Building a Corbyn majority: interview with Richard Seymour

My podcast interview with Richard Seymour on the roots and prospects of Corbynism appeared in Jacobin last week.

While the United Kingdom has been reeling from political crisis to political crisis in the aftermath of the Brexit referendum, Jeremy Corbyn has never looked stronger. He showed his principles in apologizing for a war he opposed from the very beginning, he has consistently made an argument for an anti-austerity, antiracist politics that can fight for all sections of the working class, and he so far appears to have survived a coup attempton his leadership.

In fact, Jeremy Corbyn, a survivor of “lifeboat socialism,” now finds himself at the helm of what is likely Europe’s largest social-democratic party. Several hundred thousand new members have joined Labour in the past two weeks, largely to support Corbyn against the on-again, off-again coup effort led by a powerful faction centered within Labour’s parliamentary caucus. Yet despite these efforts, Corbyn is one of the few party leaders left standing after the referendum.

I recently sat down with Richard Seymour to talk about his new book, Corbyn: The Strange Rebirth of Radical Politics. Situating the acute short-term crisis, he provides both a background to the Corbyn phenomenon and looks at its long-term chances of success.

Michal Rozworski: I’ve been meaning to interview you about your new book on Jeremy Corbyn for a while and in the meantime, a lot has happened. Before we get to the latest news, quickly lay out the main argument of your book. How do you see the Corbyn phenomenon, and its chances for success?

Richard Seymour: Okay, well the question that the book starts out with is: how can it be that the Labour Party has, for the first time in its history, a radical socialist leader, when it has never had that before, even when the Left has been in a much stronger position.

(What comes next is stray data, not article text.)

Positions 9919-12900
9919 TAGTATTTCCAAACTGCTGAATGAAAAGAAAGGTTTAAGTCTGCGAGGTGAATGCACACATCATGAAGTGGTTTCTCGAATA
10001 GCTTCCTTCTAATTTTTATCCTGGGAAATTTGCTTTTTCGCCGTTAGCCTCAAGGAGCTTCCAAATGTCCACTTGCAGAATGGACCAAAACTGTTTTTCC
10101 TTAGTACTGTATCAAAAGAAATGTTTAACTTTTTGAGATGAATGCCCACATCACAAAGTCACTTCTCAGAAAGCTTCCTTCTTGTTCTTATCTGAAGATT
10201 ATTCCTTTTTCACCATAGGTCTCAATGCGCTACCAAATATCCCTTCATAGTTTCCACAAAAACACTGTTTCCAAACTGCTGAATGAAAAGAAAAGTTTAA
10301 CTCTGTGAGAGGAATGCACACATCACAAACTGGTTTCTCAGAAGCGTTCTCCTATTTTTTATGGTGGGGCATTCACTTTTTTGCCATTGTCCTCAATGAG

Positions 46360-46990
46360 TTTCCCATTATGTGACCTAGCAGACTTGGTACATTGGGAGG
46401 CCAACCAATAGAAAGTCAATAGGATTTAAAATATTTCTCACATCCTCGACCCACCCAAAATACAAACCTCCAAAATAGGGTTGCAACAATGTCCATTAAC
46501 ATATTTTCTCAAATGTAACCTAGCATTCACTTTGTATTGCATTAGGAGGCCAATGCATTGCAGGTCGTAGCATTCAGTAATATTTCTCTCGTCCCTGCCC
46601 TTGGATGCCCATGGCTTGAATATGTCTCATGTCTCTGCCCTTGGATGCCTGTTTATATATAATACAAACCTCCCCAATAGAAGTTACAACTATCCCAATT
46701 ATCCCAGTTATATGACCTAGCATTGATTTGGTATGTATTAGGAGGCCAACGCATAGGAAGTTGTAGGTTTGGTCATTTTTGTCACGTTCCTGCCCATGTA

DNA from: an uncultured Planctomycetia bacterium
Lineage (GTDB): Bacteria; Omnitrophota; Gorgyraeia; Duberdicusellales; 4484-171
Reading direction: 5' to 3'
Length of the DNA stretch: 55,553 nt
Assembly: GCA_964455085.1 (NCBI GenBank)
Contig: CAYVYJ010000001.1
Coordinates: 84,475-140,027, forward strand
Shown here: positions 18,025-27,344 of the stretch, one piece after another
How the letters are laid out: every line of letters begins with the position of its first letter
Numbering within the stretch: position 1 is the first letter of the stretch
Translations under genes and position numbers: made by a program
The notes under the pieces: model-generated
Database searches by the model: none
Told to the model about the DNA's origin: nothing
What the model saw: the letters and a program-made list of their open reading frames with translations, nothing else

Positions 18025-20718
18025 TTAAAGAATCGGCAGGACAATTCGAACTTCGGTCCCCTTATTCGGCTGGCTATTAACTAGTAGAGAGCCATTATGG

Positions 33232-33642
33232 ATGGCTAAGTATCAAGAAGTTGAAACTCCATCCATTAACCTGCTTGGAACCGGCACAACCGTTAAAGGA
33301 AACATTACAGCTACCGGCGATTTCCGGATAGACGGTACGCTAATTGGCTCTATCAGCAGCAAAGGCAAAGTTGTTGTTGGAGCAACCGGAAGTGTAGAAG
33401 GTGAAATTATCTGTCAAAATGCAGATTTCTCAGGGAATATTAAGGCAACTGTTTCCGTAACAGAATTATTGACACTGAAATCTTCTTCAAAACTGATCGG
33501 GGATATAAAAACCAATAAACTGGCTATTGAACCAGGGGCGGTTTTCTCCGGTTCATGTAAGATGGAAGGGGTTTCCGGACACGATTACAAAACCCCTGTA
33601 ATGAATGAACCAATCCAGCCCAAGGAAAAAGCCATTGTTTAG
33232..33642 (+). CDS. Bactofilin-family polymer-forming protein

Right now, the Left is historically weak. The labor movement is historically weak. Strike rates are at an all-time low and union density falls year by year. The membership of left-wing organizations has been falling for decades. The evidence for dramatically increased left-wing militancy is nil.

Yet Jeremy Corbyn won the leadership by attracting hundreds of thousands of new members to the Labour Party, both full members and supporters, by attracting the support of all the major union leaders, or at least most of them, by getting just enough nominations from the parliamentary party, and by attracting a raft of celebrity support.

When I talk about celebrity support, I’m not talking about the types of people who turn up at left-wing events. I’m talking about Daniel Radcliffe, the guy who played Harry Potter, people like that. It’s quite a strange range of people.

Basically, there was a unique kind of moment: a feeling that Labour had not done the job against the Conservatives, and it needed to do something radical and different. (more…)

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The challenge of Sanders and Corbyn to the extreme centre

Over the past year, unlikely challengers have emerged to the dominant politics of the center-left in both the US and the UK. Jeremy Corbyn is looking increasingly poised to win the leadership of the UK Labour Party next month. Meanwhile, on this side of the Atlantic, Bernie Sanders keeps rising in the polls, drawing large crowds and making Hillary Clinton’s coronation as Democratic presidential candidate a bit uncertain. Both Sanders and Corbyn are silver-haired, decades-long parliamentarians identified with a marginalized left and would have been at home in pre-1970s social democracy. After years of rightward drift from both Labour and the Democrats towards the “extreme centre”, social democracy is making one more stand. Both Sanders and Corbyn have set their sights on economic inequality and economic stagnation for the majority as defining issues. Sanders, in particular, has also made talked widely about reclaiming the political system from under the influence of big money.

This week’s guests joined me to talk about what the Sanders and Corbyn campaigns: where they’re coming from, what they mean and what we an expect from them. First, I speak with Bhaskar Sunkara about Bernie Sanders and his qualified support for Bernie’s campaign. Bhaskar is the editor of the excellent Jacobin Magazine from the New York, which has quickly become an important venue on the US left. My second guest is James Meadway, an economist and activist from the UK. James recently signed a letter in support of Corbyn and has been following his campaign closely.

150815 Corbyn Sanders

 

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